The Moaning of Life (2013) is a comedy travel program hosted by Karl Pilkington. This is his first production without Ricky Gervais. It’s available for $2/episode (5 episodes total) on both Google Play, iTunes, and Vudu. The Science Channel will also probably re-run it at some point. There is also a companion book.
The first rule of watching The Moaning of Life: Do not go in expecting An Idiot Abroad. I made this mistake and after a couple minutes, I thought, “This isn’t nearly as good as An Idiot Abroad because it hasn’t got Ricky Gervais poking Karl with a stick and forcing him into the jungle with wild gorillas.” However, you’ll discover that Karl Pilkington is just as funny when he isn’t in agony. This series, which digs into different ways people around the world approach marriage, happiness, money, children, and death, is more educational and impactful than An Idiot Abroad. You yourself might not have made a decision on all of these topics, and so the show becomes less of how Karl Pilkington will deal with tricky situations like bungee jumping and more of the everyman discovering the answers to the questions we are afraid to ask, like “Should I get married? Do I want kids?”
Karl Pilkington is a TV presenter and the author of several humorous books on life. He used to produce the Ricky Gervais Show on Xfm, and starred in the podcasts of the same name. He now presents travel shows like An Idiot Abroad and The Moaning of Life.
Pilkington has been with his girlfriend for twenty years, but neither of them are interested in marriage. In episode 1, he sets out to find out why people get married. From being assigned the role of peanut caterer at an Indian wedding of 2,000 people to Las Vegas’ drive-through weddings, Pilkington gets the whole spectrum and is allowed to design a young couple’s wedding that will knock your socks off…and then wash them.
I’ve got to make sure the groom’s hat’s on straight. That’s when you know an event’s overstaffed.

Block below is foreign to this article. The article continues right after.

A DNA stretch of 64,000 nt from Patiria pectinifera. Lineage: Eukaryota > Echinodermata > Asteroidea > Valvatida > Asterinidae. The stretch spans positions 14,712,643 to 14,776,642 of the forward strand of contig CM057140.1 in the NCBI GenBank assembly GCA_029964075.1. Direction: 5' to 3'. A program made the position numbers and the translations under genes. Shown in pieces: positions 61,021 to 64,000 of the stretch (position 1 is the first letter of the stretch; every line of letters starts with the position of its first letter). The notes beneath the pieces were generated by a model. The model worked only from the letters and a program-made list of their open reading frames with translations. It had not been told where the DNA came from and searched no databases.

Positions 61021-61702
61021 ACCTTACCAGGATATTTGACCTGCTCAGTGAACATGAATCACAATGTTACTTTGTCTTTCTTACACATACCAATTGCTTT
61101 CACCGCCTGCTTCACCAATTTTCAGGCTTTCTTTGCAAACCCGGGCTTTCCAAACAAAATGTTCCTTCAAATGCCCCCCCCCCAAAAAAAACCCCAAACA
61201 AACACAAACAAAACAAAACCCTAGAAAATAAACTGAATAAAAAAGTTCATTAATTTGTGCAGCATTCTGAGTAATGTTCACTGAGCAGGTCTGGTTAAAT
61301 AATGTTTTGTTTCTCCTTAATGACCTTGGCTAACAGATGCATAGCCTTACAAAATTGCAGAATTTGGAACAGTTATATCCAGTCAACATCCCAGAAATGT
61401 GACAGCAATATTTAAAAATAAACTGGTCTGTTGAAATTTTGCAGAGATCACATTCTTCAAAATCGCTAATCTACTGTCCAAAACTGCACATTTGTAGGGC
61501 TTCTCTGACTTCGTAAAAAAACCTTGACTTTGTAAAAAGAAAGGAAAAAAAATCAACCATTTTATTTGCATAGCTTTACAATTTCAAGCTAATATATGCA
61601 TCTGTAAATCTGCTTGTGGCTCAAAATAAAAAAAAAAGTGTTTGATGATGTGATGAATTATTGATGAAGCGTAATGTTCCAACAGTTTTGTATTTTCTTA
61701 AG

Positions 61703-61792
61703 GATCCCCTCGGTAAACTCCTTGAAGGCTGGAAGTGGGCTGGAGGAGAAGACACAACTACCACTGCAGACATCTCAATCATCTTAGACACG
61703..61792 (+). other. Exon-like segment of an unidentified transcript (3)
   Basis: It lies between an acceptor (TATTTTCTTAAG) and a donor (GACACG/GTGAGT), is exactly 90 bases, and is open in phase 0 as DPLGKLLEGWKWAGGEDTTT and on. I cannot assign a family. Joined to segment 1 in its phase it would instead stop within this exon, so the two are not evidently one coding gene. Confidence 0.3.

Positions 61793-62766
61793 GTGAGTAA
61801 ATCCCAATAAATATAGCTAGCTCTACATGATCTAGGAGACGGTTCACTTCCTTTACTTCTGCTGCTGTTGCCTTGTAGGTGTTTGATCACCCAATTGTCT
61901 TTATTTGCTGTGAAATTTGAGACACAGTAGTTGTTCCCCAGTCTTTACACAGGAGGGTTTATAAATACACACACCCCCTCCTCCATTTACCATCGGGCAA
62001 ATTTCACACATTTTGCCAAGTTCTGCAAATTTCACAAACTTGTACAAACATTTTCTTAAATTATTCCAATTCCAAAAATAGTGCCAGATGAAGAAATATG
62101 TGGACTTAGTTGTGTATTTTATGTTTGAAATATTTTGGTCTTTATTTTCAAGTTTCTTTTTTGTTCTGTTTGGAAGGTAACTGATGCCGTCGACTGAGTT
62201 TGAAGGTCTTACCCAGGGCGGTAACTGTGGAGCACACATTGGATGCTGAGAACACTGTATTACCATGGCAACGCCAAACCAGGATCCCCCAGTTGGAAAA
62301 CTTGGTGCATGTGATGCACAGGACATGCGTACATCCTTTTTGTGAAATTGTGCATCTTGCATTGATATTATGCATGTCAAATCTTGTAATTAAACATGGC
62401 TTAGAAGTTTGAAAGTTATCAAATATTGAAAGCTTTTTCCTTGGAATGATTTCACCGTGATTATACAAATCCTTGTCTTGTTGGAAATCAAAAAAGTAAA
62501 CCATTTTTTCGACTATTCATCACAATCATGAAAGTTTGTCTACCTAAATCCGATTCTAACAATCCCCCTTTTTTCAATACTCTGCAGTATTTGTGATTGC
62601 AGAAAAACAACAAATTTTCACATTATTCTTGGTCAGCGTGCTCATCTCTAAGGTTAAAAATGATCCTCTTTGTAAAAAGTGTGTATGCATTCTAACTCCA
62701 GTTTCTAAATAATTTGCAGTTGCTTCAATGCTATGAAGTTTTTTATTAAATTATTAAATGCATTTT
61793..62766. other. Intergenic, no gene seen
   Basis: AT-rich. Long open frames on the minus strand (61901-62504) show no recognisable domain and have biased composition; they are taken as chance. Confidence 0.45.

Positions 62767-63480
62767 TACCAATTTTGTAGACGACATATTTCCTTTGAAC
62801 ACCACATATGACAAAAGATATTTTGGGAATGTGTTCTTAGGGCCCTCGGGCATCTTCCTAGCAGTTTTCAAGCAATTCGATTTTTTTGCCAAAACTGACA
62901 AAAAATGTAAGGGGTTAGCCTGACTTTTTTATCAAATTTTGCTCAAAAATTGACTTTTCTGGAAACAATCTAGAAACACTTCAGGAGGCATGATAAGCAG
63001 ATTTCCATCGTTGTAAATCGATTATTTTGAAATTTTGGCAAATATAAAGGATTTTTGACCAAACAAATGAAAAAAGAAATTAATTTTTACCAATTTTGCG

Episode 2, “Happiness,” is sort of a place to dump a lot of other adventures that could have fit elsewhere. Pilkington watches pain-fetishers hang from their fish-hooked shoulders and even gets a little plastic surgery done to his face. He has the most fun dancing around as a clown. In a moment almost exactly the same as the TV doc Jon Richardson Grows Up, he meets a man who’s willingly homeless, and they spend the rest of the day dumpster diving. In fact, this series is basically Jon Richardson Grows Up with a bigger budget, more episodes, a wider selection of cultures, and no real intent (Richardson investigated all these things (except death) to find out if he’s ready to get married).
If you had five photos of anuses, I could not point mine out.
In “Kids,” Pilkington knows he can’t handle having kids, not just because of some robotic life-like baby, but because he accidentally bought a full grown turtle, which stresses him out. Nevertheless, we go through with the other investigations of children which range from a trip to the sperm bank, which results Karl in having to take a battery out of the clock to put in the remote so he can watch Japanese porn, whilst his pants are around his ankles; to witnessing a natural birth. The hiring of dwarf actors to play toddlers was a little weird.
I’m surprised that I won the race to the egg. I’m not a good swimmer.
In “Vocation & Money,” Pilkington lives it up in a beautiful hotel, but he’s not wild about eating raw fish off beautiful women. He meets the man who inventing the floppy disk, and in a highlight of this so-so episode, he becomes a model for a day. This is his moment of enlightenment: If even Karl Pilkington can be a runway model, there’s nothing you can’t do if you want it enough.
That’s why I don’t like champagne. As soon as you open it, the cork flies off. Pringles, they say ‘once you pop, you can’t stop,’ but they still give you a lid.
In the best episode, “Death,” this show paints a beautiful picture of what death is like for non-Western cultures. Rather than a time of grieving (although he does meet a hired griever and gives an impressive breakdown of what he would be like if Suzanne died), the celebrations of life in Ghana are wonderful. He even picks out a coffin for himself. He helps out at a funeral, helps paint a coffin that will hang on the side of a mountain, and meets a town of people who live at the cemetery. Like episode 1, Karl then gets to create his own funeral tradition based on what he’s experienced.